Averyl Dufour. Kitchen. May 08th , 2018.
In the past, there may have been more of an all-or-nothing approach to colour in the kitchen – remember avocado green and burnt orange in the 1970s? The new palette is a bit more restrained, with pale blues, greys and darker, inky shades proving a big hit – though that doesn’t mean you can’t have fun with kitchen colour, as you will see in the schemes below. Tone is important too – even within the grey family, warmer greys create a different feel from blue-based shades of slate.
The owners of this north London property spent five years living in their house before they decided to update the kitchen. With two young children, they wanted to see how their needs would change before they committed to a big building project. One thing they were sure of was that the layout wasn’t right. The narrow kitchen was at the rear of the house and there was an open-plan living room, which led into a dark central dining area. ‘The space had become a dumping ground for toys and coats,’ say the couple.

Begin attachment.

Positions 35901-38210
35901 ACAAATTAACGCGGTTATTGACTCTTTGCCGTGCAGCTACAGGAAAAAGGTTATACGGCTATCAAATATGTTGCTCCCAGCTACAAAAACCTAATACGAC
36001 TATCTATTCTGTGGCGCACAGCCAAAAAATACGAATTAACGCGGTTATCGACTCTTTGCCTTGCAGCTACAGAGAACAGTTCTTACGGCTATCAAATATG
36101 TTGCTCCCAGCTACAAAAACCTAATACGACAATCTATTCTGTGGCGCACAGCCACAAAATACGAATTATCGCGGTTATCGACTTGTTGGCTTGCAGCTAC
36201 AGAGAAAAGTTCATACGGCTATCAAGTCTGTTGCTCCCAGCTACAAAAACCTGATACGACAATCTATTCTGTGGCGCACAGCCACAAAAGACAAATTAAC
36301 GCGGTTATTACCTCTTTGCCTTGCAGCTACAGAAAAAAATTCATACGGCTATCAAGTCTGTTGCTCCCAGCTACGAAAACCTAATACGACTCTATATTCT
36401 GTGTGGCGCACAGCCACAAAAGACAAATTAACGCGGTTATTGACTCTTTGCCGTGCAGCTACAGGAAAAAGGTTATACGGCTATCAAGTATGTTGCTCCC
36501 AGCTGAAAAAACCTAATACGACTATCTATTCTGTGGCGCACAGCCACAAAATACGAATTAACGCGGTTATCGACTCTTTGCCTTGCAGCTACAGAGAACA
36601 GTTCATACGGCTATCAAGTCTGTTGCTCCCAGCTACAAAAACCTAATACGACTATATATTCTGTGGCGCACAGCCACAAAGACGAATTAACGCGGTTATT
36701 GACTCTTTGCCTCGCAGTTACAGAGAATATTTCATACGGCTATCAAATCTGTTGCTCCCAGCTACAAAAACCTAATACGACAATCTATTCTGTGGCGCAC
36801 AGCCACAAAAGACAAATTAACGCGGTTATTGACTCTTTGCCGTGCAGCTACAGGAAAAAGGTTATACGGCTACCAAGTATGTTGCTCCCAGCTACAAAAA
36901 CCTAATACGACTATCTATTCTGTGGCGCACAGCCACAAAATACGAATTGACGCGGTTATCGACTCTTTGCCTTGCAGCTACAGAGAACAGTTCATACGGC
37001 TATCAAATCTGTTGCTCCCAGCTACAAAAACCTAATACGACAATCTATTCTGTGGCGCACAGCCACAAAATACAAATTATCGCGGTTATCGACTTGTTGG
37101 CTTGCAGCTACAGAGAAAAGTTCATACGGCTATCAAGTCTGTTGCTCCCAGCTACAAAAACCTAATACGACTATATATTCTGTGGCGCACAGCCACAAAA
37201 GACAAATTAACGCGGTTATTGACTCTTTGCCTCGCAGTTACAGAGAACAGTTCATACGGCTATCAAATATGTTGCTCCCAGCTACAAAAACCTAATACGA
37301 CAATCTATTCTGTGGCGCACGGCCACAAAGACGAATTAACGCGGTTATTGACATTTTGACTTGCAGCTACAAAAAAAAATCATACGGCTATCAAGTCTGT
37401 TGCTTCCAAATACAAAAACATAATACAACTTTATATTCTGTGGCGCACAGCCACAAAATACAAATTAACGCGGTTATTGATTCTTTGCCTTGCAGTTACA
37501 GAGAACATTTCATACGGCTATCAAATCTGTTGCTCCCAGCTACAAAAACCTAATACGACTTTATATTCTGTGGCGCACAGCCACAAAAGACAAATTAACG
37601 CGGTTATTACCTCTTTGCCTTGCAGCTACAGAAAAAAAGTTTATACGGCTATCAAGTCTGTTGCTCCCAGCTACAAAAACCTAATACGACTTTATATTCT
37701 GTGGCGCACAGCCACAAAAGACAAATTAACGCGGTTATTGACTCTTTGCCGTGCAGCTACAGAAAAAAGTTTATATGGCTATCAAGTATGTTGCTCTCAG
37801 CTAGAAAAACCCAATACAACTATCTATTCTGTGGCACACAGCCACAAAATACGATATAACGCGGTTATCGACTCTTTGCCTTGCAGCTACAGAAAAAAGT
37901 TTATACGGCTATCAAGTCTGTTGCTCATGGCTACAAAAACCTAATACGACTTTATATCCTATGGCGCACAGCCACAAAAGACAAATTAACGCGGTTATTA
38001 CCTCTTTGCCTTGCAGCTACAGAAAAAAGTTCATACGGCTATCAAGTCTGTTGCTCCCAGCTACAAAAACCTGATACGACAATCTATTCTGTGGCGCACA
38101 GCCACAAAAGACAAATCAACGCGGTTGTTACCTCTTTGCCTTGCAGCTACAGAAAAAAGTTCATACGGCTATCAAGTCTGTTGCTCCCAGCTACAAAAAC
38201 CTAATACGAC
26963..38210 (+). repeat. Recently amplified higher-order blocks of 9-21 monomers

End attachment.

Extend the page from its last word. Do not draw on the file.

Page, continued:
Do it with tiles, add interest to traditional kitchens with a patchwork of multicoloured tiles. Exposed brick walls and a ceiling-mounted rack for pots and pans play their part in the overall look of this country kitchen scheme, too. A mishmash of styles is important here to achieve a lived-in style. You don’t want it to appear too ‘planned out.
Use lemons for limescale, to get rid of limescale in your kettle, simply fill it with water and lots of lemon juice. Let it soak for an hour, boil the kettle, empty and rinse, and don’t forget the bins, bins can harbour odours long after you’ve changed the bag. To avoid this, wash and dry the bin, and sprinkle a few spoonfuls of baking powder in the bottom. It really works.